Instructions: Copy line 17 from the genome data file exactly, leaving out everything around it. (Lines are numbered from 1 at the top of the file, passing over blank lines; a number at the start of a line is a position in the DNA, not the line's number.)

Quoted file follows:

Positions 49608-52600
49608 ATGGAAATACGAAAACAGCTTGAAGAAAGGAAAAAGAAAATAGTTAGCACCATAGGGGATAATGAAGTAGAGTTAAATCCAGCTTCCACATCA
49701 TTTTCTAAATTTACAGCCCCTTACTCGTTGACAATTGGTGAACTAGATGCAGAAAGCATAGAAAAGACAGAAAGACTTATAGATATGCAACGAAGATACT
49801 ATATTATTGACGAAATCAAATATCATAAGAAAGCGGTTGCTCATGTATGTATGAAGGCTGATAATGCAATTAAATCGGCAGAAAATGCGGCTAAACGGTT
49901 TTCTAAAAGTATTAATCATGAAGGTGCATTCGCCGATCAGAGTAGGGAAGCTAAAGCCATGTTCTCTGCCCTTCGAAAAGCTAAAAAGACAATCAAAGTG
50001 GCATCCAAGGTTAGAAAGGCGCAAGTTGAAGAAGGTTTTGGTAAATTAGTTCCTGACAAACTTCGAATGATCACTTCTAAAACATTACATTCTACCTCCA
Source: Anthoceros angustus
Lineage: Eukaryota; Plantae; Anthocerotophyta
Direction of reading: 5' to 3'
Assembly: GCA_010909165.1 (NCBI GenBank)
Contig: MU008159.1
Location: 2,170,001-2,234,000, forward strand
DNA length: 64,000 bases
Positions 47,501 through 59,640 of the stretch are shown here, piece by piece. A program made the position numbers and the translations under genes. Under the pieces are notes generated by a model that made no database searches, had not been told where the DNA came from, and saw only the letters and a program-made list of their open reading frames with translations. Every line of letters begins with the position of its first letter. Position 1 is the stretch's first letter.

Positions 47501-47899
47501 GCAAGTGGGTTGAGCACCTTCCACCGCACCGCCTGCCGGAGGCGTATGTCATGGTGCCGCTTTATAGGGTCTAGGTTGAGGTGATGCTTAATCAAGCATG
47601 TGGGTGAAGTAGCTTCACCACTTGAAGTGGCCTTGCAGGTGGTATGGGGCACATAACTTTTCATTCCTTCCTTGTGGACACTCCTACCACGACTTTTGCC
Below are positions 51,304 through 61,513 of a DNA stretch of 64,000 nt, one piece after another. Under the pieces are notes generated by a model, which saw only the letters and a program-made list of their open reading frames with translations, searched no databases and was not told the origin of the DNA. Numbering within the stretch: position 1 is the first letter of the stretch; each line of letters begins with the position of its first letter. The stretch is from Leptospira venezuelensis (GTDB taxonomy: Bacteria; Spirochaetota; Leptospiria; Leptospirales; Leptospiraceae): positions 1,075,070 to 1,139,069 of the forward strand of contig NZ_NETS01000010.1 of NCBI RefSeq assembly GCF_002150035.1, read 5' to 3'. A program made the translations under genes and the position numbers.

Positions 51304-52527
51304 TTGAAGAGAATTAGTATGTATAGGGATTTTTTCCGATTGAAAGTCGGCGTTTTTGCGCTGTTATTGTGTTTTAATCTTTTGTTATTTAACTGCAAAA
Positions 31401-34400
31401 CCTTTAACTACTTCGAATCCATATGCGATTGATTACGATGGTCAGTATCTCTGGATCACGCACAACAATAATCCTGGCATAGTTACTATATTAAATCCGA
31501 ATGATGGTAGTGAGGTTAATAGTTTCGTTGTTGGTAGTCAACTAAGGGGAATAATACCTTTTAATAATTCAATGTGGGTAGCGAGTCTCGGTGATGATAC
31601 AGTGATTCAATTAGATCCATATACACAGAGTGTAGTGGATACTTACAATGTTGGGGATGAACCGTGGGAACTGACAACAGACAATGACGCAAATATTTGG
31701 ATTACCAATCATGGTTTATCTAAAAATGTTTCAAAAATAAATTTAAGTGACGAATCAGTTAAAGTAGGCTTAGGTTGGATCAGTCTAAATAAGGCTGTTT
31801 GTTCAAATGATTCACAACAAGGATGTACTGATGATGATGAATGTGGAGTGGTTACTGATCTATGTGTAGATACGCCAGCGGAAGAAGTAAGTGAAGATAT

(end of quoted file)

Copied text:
47601 TGGGTGAAGTAGCTTCACCACTTGAAGTGGCCTTGCAGGTGGTATGGGGCACATAACTTTTCATTCCTTCCTTGTGGACACTCCTACCACGACTTTTGCC